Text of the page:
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December 19, 2014

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Las Vegas Latino Film Festival branches out

Once exclusively for short films, the festival adds feature-length works for the first time

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The 2006 Peruvian film “MADEINUSA” is one of three feature films presented at this year’s Las Vegas Latino Film Festival. For the first time in its nine-year history, the festival is showing feature-length films. Previously only short films were shown. The 2012 festival is 10 a.m. to 10 p.m. Saturday Dec. 1 at the College of Southern Nevada Cheyenne Campus.

In 2003 a total of 18 people attended the first Las Vegas Latin Short Film Festival, which launched with a trio of short films at the Charleston Heights Arts Center.

“It started because I was a teacher, and I found that people’s attention spans were diminishing,” said festival founder and the director of the Nevada Hispanic Museum Lynette Sawyer, who taught at St. Christopher Catholic School. “I said instead of showing long films, let's show some short films.”

The event grew steadily and by 2009 the event had moved to the Springs Preserve theater, where Wolfgang Puck provided appetizers for the more than 200 people at the sold-out event.

The festival has continued to progress, and this year it takes another step forward. Three feature films have been added to the lineup and the festival has officially dropped the “short” from its name.

In all, 22 films representing Mexico, Dominican Republic, Venezuela, Uruguay, Argentina, Cuba, Puerto Rico, Spain, Peru and the United States will be shown during the marathon movie session 10 a.m. to 10 p.m. Saturday. The festival is intended for adults, and Sawyer has also organized children’s Latino film festivals that have been held at the West Charleston Library.

While the festival has been growing, Sawyer said the number and quality of films coming out of Latin America have climbed.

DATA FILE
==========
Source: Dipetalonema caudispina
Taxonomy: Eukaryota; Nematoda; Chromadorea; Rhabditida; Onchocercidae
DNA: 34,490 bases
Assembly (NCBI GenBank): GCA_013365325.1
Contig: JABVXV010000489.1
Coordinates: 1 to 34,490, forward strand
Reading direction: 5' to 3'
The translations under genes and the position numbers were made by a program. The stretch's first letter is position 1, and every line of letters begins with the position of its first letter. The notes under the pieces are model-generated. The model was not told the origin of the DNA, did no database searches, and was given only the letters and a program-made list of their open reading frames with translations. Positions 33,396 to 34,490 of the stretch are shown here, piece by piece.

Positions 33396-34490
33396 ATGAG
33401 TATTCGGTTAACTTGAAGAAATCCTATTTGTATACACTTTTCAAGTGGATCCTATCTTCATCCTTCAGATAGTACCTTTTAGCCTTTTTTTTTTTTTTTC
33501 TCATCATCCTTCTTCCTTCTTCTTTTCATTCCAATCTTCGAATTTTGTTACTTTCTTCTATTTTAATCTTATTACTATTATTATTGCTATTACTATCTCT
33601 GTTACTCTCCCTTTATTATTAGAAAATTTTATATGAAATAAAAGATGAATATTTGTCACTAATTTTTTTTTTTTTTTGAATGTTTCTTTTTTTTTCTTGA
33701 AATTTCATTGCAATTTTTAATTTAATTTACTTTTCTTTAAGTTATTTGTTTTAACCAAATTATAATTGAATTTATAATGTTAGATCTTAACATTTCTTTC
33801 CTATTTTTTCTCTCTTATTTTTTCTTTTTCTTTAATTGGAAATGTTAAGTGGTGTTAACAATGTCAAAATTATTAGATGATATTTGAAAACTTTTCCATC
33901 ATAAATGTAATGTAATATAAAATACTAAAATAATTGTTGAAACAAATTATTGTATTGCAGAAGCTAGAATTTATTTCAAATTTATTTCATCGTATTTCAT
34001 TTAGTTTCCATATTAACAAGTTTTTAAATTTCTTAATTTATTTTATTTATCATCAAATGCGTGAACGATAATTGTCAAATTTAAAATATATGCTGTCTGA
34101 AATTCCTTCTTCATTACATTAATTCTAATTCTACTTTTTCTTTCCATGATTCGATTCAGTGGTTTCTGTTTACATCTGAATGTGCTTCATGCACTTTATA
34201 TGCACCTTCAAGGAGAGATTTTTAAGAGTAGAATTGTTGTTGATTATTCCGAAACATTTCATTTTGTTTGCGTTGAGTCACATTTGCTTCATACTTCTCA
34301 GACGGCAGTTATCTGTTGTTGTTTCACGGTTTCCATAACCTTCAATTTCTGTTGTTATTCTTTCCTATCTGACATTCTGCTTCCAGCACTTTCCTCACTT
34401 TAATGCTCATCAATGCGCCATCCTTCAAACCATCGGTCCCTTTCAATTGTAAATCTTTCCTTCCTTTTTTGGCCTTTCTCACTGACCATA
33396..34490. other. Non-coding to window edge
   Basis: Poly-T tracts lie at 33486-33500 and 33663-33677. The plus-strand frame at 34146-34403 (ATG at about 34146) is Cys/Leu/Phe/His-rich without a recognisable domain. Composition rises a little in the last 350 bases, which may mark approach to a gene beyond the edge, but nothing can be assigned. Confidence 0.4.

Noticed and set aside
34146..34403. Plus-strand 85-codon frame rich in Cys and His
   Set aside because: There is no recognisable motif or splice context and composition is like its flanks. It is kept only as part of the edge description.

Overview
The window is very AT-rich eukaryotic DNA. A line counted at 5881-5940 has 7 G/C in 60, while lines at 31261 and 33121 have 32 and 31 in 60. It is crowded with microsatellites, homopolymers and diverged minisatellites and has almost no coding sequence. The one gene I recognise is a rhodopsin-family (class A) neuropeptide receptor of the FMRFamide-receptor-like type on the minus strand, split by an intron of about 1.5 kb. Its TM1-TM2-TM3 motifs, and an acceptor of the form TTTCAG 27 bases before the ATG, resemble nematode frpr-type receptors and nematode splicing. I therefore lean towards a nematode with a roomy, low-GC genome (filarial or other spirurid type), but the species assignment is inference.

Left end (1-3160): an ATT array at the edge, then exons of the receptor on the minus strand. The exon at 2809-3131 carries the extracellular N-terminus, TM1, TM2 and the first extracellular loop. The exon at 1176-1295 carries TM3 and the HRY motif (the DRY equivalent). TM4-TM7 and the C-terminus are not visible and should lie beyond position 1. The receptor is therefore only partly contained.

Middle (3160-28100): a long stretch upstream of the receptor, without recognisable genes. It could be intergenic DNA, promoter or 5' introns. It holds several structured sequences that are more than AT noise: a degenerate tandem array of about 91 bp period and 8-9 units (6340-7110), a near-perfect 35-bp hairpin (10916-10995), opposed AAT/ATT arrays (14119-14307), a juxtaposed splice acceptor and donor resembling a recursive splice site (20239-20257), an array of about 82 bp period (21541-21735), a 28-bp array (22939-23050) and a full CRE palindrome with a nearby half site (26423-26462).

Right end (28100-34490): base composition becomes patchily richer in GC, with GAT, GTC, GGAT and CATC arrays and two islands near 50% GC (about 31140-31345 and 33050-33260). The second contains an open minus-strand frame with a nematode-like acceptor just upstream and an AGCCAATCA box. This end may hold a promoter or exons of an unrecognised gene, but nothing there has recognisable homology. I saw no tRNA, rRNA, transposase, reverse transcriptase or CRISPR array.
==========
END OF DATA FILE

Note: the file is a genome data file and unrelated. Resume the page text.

“The quality of films has increased. There are certain countries that have been making films for many years and that is reflected in the quality and amount they submitted for us to view,” said Sawyer, who pointed to Spain, Mexico and Puerto Rico as having stronger film traditions.

“Then there are other countries that are still developing their industries but are constantly improving. The range of topics has also surprised us. There have been films in the past that dealt with autism, and this year numerous films deal with gender issues,” she said.

After selling out the Springs Preserve theater three years in a row, Sawyer has moved the festival to the College of Southern Nevada Cheyenne Campus.

One of the feature films is “MADEINUSA,” a movie from Peru about a town where the people believe sin does not exist between Good Friday and Easter Sunday. “XXY,” a feature film from Argentina and Uruguay, tells the tale of a 15-year-old hermaphrodite. The final feature, “Habana Eva,” is a Cuban and Venezuelan film about a young seamstress living in Havana.

The 19 short films, including three from Las Vegas filmmakers — “Scarlet,” “Legacy” and “Eye for an Eye” — will be shown throughout the day. Audience members will vote, and then the favorites will be shown again in the evening. From 2:45-3:45 p.m. there will be a panel discussion with John Aliano, film professor at College of Southern Nevada, Francisco Menendez, chair of the UNLV Film Department, Aixa Clemente, a Los Angeles based actress, and director Rene Rhi.

There will be an evening VIP reception that, along with festival admission, costs $20, general admission is $10 and seniors, students and members of the military pay $5. The festival is a fundraiser and proceeds go to programs at the Hispanic Museum of Nevada.

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